South African director Neill Blomkamp’s latest riff on man versus machine (versus man-machine) does not compute.
The biggest problem with Chappie is that it resembles three completely different movies.
The first, and most obvious, is RoboCop—the good one. Director Neill Blomkamp (District 9) once again sets the action in his native Johannesburg, South Africa, where the poorest areas of Soweto don’t need CGI to look dystopic. The violent crime rate needs no exaggeration, either. Perhaps that’s why Chappie occurs in a time so close to our own that Anderson Cooper plays himself. From the outset, we’re introduced to an army of drone soldiers programmed by independent defense contractors to police mostly benign citizens like it’s a foregone conclusion. To the residents of “murder capital” Detroit, circa 1987, the technology featured in Paul Verhoeven’s RoboCop must have seemed impossibly distant, but to viewers of last year’s neutered RoboCop remake, or the confounding Chappie (which is not likely to escape a single review without an unfavorable comparison), police drones are a current public policy issue. Yet neither Chappie nor the Robocop reboot even attempt the kind of social commentary Verhoeven managed to invoke while inspiring a line of action figures and a Saturday morning cartoon. Even more troubling, Chappie features the central conflict of Robocop—the human-controlled technology of Officer Murphy in the RoboCop suit versus the monstrous ED-209 enforcement droid—and reverses it. Though we still get a humanoid protagonist in the form of Chappie (Sharlto Copley), a damaged police “Scout” droid reprogrammed by “Maker” Deon Wilson (Dev Patel) to think and feel pitted against a CGI heavy of the ED-209 variety, the twist here is that the bad bot’s the one with a man at the controls: Vincent Moore (Hugh Jackman), to be specific, a khaki-shorts-sporting, pistol-packing, mullet-headed defense contractor. If there’s a moral to be had here, it’s a bleak one.
A promotional shot from Short Circuit 2
While Chappie will suffer from comparisons to 1987’s Robocop, it’s really closer in spirit to 1986’s Short Circuit, another film featuring defense contractors building weaponized robots as the major, strangely humorous, plot point. Like Short Circuit’s Johnny Five, Chappie is a robot designed to kill who, upon gaining sentience, is significantly less concerned with the moral ramifications of his intended purpose than in preventing his own termination. Unlike Johnny Five, who came alive with a single lightning bolt, Chappie’s inner light only ignites at the end of a half hour of un-cinematic computer coding and corporate subterfuge. It’s enough to make you long for the stupid simplicity of the lightning bolt, which ultimately has about the same amount of value to the viewer. Once Chappie’s had his OS upgraded into sentience, his high-capacity brain is as malleable as an infant’s, and, much like Johnny Five in Short Circuit 2, his fragile sense of self is at risk of permanent warping at the hands of a gang of criminals through a series of events not worth recounting here. In both movies this dilemma is played for yuks. In place of Short Circuit 2’s Los Locos, Chappie’s would-be mentors are Afrikaan gangsters Ninja and Yo-Landi (members of the controversial South African “zef rap” group Die Antwoord , playing toned-down versions of their musical personas) who deck Chappie out in gold chains and stenciled spray-paint facsimiles of their own ridiculous tattoos. Ugh.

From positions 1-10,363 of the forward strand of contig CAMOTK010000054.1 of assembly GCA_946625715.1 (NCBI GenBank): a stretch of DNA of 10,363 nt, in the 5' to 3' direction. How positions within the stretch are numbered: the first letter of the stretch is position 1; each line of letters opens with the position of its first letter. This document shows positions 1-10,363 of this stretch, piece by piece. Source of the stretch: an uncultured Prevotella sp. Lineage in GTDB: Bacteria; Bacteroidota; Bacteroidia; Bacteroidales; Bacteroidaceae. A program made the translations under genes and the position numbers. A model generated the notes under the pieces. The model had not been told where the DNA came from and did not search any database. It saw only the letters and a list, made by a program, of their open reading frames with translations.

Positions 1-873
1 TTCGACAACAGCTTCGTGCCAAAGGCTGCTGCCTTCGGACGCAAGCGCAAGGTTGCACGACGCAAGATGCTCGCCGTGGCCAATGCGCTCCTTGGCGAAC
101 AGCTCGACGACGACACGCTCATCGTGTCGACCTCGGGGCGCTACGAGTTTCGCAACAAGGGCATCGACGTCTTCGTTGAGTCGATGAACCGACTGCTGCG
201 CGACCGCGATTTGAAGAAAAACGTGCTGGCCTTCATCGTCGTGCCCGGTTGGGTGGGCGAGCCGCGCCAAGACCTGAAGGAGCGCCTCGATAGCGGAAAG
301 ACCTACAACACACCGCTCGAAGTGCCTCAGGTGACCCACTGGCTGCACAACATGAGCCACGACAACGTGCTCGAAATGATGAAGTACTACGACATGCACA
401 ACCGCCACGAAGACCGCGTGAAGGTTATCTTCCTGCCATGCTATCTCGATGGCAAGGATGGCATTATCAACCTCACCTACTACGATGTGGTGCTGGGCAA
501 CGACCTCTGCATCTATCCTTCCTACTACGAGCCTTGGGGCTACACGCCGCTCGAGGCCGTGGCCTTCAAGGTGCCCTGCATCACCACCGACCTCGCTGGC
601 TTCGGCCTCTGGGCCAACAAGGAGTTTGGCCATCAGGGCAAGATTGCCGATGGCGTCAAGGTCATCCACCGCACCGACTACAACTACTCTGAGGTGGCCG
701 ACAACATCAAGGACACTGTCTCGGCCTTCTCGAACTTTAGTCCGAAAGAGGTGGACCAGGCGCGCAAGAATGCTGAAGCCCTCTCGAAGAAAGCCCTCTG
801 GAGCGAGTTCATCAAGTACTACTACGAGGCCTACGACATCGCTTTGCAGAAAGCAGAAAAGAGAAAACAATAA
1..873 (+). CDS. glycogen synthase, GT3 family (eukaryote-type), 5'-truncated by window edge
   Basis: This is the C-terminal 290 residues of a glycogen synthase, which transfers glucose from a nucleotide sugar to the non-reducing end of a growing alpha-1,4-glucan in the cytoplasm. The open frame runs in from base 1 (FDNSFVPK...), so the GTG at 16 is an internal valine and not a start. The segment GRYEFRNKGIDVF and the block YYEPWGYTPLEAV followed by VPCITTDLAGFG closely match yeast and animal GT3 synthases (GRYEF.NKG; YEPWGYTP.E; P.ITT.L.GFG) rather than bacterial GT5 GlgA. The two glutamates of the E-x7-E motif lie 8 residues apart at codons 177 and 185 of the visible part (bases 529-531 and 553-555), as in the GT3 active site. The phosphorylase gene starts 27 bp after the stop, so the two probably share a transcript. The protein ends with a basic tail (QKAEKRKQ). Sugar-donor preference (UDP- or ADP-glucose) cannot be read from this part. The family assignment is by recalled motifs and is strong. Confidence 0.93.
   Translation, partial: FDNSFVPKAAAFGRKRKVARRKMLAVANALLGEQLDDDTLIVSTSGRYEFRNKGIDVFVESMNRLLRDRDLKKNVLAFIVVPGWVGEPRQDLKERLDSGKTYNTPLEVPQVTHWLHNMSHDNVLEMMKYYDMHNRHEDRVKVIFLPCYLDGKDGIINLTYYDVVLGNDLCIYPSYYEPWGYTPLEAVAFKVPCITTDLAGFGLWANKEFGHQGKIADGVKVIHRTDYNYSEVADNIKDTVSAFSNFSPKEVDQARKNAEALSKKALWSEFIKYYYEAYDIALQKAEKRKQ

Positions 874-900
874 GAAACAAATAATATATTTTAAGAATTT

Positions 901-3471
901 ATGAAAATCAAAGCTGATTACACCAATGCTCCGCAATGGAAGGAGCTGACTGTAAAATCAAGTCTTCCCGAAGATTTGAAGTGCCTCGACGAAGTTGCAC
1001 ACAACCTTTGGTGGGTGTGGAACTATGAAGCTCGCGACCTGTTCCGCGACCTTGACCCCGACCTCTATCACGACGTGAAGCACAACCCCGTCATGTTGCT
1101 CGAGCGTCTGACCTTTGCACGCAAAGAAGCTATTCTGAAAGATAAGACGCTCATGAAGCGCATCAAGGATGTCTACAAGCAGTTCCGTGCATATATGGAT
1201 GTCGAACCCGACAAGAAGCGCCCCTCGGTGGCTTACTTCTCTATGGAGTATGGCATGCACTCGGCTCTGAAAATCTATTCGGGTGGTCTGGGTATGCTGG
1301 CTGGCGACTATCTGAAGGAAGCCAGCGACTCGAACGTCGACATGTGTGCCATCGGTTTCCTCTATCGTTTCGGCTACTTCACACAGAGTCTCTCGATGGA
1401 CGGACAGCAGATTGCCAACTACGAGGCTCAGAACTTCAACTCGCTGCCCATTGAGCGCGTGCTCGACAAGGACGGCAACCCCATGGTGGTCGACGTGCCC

But the film Chappie will most suffer from comparisons to doesn’t even exist. It’s the film Chappie might have been, the one we still expect from Blomkamp and his wife/writing partner Terri Tatchell, who gave us 2009’s thrilling and subversive antidiscrimination vehicle District 9. Even though the timing for an action film centered around private defense contractors and law-enforcement drones couldn’t be better, Chappie fails to make even a moderately thought-provoking point. It’s a shame, especially considering the promise of “Tetra Vaal,” (above) the 80-second short film Blomkamp made in 2004. In it, the robot police force is appropriately menacing and clearly being used to patrol the poor, none of whom appear to be committing crimes, in an effort to make the wealthy feel safer. In Chappie’s heightened B-movie wasteland, the world seems beyond Thunderdome, too violent for namby-pamby moralizing. It’s the perfect setting for a showdown between a robot and a jacked-up man-machine, but, then again, so was Detroit in the ‘80s.